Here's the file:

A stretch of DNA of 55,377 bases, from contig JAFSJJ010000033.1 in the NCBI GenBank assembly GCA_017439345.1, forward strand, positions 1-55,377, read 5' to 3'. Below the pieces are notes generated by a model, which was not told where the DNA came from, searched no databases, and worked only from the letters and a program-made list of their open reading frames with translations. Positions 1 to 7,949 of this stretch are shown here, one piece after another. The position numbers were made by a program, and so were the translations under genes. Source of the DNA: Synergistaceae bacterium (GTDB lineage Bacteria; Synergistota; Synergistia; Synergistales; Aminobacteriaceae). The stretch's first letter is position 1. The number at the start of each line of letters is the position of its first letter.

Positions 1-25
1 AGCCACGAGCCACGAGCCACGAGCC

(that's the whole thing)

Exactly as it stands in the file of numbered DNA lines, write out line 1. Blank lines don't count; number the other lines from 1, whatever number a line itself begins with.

A stretch of DNA of 55,377 bases, from contig JAFSJJ010000033.1 in the NCBI GenBank assembly GCA_017439345.1, forward strand, positions 1-55,377, read 5' to 3'. Below the pieces are notes generated by a model, which was not told where the DNA came from, searched no databases, and worked only from the letters and a program-made list of their open reading frames with translations. Positions 1 to 7,949 of this stretch are shown here, one piece after another. The position numbers were made by a program, and so were the translations under genes. Source of the DNA: Synergistaceae bacterium (GTDB lineage Bacteria; Synergistota; Synergistia; Synergistales; Aminobacteriaceae). The stretch's first letter is position 1. The number at the start of each line of letters is the position of its first letter.